197. Memorandum of Conversation1
- Anthony Crosland, Secretary of State for Foreign and Commonwealth Affairs
- Sir Anthony Duff, Deputy Under Secretary Foreign and Commonwealth Office
- Ewen A.J. Fergusson, Private Secretary to Mr. Crosland
- Richard C. Samuel, Counselor, British Embassy
- Dr. Henry A. Kissinger, Secretary of State
- Brent Scowcroft, Assistant to the President for National Security Affairs
- Amb. Philip C. Habib, Under Secretary for Political Affairs
- Winston Lord, Director, Policy Planning Staff
- Peter W. Rodman, NSC Staff
- Kenya; UN Security Council; Rhodesia; Namibia
[Omitted here is discussion unrelated to Rhodesia or Namibia.]
Kissinger: [takes out the UK draft on guarantees, Tab A]2 The trouble I have with this paper is I wish I could tear it apart and prove how superior . . . Basically it’s what we have in mind. I have a few practical points.
You seem to think Smith has to be replaced first, before negotiations. My view is the longer he stays in place before things start unraveling, until the blacks are organized, the better it is. Things could unravel.
My impression is Vorster would go to Smith first and to David Smith only if it didn’t work. If this were essential to your plan . . . But I don’t think it is.
Crosland: Let’s go through the timetable to see how the procedures are.
Kissinger: Let’s do that. Paragraph 13.[Page 504]
Crosland: Paragraph 14, really, first. These are things we’ve got to decide ourselves over the next 3–4 weeks. First, we must agree on elements of a program and do some joint planning so it’s not unilateral.
Crosland: Then we’ll need broader ministerial authorization. The Cabinet.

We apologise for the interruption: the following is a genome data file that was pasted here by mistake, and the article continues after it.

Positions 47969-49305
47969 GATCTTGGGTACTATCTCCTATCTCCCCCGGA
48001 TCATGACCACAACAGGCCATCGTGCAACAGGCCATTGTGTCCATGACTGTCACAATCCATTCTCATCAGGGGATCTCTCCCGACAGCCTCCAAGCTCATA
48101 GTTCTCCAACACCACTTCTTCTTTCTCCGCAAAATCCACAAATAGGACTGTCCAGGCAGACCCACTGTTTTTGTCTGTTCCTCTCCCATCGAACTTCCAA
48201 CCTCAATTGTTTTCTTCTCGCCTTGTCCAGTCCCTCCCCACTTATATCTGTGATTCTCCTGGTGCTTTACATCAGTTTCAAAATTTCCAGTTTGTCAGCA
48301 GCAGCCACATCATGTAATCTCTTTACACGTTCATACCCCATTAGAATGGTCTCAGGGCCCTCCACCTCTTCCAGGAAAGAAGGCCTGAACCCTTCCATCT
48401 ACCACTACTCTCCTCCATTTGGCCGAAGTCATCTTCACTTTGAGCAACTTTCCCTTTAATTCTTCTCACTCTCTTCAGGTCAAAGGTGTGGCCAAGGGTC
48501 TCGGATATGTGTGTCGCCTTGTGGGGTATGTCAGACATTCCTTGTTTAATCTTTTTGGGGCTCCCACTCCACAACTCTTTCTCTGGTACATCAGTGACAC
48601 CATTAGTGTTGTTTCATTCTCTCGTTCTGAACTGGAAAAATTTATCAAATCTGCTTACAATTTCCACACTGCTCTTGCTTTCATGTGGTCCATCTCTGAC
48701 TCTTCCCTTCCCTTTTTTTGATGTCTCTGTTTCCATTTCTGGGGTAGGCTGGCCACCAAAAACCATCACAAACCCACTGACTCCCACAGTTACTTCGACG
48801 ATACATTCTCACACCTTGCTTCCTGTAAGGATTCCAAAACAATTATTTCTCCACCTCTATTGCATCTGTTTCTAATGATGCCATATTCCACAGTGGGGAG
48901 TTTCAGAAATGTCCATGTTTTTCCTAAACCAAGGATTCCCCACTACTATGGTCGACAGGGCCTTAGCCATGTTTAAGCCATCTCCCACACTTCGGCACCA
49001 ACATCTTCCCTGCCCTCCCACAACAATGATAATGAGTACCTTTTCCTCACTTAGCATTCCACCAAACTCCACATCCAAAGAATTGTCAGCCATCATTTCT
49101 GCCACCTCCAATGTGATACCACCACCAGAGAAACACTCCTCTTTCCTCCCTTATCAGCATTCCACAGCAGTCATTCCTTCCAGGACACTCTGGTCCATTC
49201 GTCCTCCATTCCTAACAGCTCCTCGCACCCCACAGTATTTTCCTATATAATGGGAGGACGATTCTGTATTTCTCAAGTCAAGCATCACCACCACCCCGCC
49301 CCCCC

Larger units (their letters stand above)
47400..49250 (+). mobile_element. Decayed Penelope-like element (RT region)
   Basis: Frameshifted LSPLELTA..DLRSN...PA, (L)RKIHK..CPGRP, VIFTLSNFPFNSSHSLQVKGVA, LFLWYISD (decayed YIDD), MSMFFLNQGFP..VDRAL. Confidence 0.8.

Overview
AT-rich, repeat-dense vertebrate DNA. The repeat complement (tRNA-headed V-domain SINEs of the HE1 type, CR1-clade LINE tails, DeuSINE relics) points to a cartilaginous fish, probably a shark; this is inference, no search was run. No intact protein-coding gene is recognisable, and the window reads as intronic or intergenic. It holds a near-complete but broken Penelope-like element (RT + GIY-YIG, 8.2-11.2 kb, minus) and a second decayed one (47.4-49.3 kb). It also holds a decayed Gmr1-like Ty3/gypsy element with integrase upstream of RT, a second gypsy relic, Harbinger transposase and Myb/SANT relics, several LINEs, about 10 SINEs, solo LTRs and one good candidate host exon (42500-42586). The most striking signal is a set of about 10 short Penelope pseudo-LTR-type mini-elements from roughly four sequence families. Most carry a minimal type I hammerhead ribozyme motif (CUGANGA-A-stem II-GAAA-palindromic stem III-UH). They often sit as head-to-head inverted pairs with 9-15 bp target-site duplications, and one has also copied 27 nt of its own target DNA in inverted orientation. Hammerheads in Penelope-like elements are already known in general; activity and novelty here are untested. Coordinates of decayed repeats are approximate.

Kissinger: Can it be kept secret in London?
Duff: At this stage, and with ministers if it’s a small group.
Kissinger: You seem to think this program requires $1.5 billion over a 20–25 year period. £1.3 billion. South Africa’s estimate is $1.3 billion. But I would assume it will last over 25 years. There may be a stampede.
Duff: It may be irregularly phased, with peaks and troughs.
Kissinger: The larger the appropriation in any one year, the bigger the domestic problem.
Crosland: There should be joint planning.
Duff: We should get, in the next few days, the State Department, and some economists.
Kissinger: The man who is the most ingenious at this is Robinson.
Habib: I’m afraid he won’t have the time to do it. Rogers will be back by the end of the week.
Kissinger: All right, Rogers. But he’ll be very ingenious at coming up with financing schemes.
So, we authorize joint planning. We’ll give Rogers the responsibility but see what Robinson can come up with.
Crosland: Then, who else do we talk to?
Kissinger: I’ve discussed it generally with the Germans.
Crosland: We have too.
Kissinger: They are more willing to help in Namibia.
Crosland: That is my impression exactly. Then the Germans and French.
Kissinger: Not until our plan is ready.
Crosland: That’s what I wondered. We have this European Council, and Jim and I could pull Schmidt and Giscard off to the side.
Kissinger: Not all the Nine.
Crosland: No. The Prime Minister will do it. That’s number two.
Kissinger: So the British and we will work out an inducement scheme, and they will talk to the Germans and French.
I’ve promised to keep the South Africans informed. I’ll tell them a little less than we’ve told the French and Germans—that we’re working out an inducement scheme but it’s not ready yet.[Page 505]
Crosland: When do we actually unfold the scheme to Vorster? Hopefully the end of July.
Crosland: We can encourage them in the meantime, but at the end of July you—in other words, an American—would go to them and unfold the plan and hold him to the pledge he gave you.
Duff: I’m told they have an Ambassador here . . .
Kissinger: He was present at all the meetings.
Duff: So you could give your encouragement through him. The bigger scheme . . .
Kissinger: They are eager to get me to go to South Africa. I’m willing to do it if they can assure me he’ll accept. I won’t go there for a failure.
Duff: I heard that Vorster didn’t want to associate the next step in Namibia with your meeting.